In this case there is but one objection to it, and that may be overcome by a suitable construction. The objection is this: The character of the foundation offered for a tumbling dam is not favorable to permanence of the structure, the soil being of an easily abraded mixture of sand and clay, with strata of sand at intervals. During low-water the bed of the lake at the foot of the dam will be dry, while just above, on Albany Flats, there will be from 3 to 6 feet.
At the commencement of a rise, when the water begins to flow over the dam, the fall over the sereral portions of the length of the dam will range from zero to 15 feet. It will afterward be some time before the lake below fills sufficiently to afford a useful water-cushion to break this fall. At extreme high-water the surface of the upper lake will be from 10 to 14 feet above the crest of the dam, and the lake below will probably be filled to nearly the same level; during the intermediate stages we must expect powerful eddies about the foot of the dam.
These facts suggest difficulties of construction which may certainly be overcome, but at great expense, and by taking every precaution to have workmen and material on hand so as to begin and complete the work in a single low-water season, the length of which may only be safely assumed at 4 months, and those 4 months the most unhealthy of the year.
If we further look to this dam as a means for increasing the efficiency of the Soda Lakes as reservoirs, then it must appear too low to bave any appreciable effect, for it has been shown that during all except the lower stages, water must run from Red River to the lake rather than from the lake to the river, while after the lake has fallen to the crest of the dam, and further discharge must be into the river, the possible fall of three feet, taken in connection with the area of the lake, indicates such a small volume of discharge that it does not need figures to prove it of no value below Shreveport.
20. A dam from Albany Point to the bank of Red River, having its crest 2 feet above the high-water of 1866, on Red River.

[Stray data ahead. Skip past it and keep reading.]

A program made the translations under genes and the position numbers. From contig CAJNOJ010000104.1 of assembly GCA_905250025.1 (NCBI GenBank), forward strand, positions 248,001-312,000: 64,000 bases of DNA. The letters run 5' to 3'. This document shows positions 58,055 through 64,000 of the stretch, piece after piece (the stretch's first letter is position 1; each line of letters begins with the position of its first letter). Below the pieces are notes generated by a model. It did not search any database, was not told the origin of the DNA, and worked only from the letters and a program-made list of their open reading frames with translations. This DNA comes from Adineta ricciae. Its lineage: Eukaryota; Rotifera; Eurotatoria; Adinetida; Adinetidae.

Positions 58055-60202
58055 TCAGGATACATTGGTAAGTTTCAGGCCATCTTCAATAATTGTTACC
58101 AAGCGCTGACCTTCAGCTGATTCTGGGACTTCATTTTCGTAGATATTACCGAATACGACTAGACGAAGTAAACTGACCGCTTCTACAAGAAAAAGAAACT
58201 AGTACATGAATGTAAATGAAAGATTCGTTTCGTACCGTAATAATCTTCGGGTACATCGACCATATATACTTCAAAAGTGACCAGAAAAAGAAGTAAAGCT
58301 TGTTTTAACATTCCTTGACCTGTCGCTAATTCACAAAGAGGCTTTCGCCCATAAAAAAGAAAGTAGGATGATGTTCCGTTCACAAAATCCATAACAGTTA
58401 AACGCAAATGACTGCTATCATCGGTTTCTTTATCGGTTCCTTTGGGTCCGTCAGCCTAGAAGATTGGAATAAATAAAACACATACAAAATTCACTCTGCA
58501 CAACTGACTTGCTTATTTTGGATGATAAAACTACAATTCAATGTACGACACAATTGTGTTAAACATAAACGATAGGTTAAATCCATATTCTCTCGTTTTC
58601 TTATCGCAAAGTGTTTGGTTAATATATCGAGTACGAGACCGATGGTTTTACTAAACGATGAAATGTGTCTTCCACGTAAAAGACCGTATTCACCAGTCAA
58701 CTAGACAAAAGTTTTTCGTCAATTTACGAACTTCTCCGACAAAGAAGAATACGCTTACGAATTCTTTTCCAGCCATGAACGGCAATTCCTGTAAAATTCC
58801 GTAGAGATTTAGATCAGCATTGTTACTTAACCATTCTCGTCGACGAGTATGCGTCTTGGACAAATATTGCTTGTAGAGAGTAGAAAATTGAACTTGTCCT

As the first plan of dam is the minimum allowable for improved narigation, so this plan appears to offer a maximum for reservoir effect.
It would throw the whole of the lake discharge into Red River through a channel which (following its meanderings) would be 7.6 miles longer between Albany Point and Shreveport than the present route via Twelve-mile Bayou, and 9.1 miles longer than the route via Cross Bayou.
This difference in length would necessarily retard the emptying of the reservoir, but on the other hand we should lose an inportant portion of the present effect of Lower Cross Lake. The latter would then be only a reservoir in proportion as the water was ponded back into it from Shreveport, whereas now it holds a large volume of the flood-waters received through the Sodo Lakes, for a time after the latter hare well run out. This is evidenced by Leavitt's survey, and a section displayed on his chart, where it is shown that the water-surface in the neck between Upper and Lower Cross Lake was 3 feet above the surface in Twelve-mile Bayou, 510 feet distant, and the same above Red River, just above.
It is questionable if the gain on the one hand would not be balanced by the loss on the other.
There is another and more serious objection to the plan, viz: The river between the dam and Shreveport has not the capacity to carry the volume to be added from the lakes, and to give it the capacity would require radical changes in its bed, involving the destruction of many plantations.
These two considerations condemn the plan of a high dam. 3d. A dam across the foot of Soda Lake, having its crest of the height of No. 2; the crest between the lake and river to be depressed to 9 feet below the bigh-water of 1866.
This is a compromise between the 1st and 2d, and while offering the advantages possessed by both, permits the filling of Cross Lake by direct overflow, and it is thought will not seriously affect the plantations along the river bank.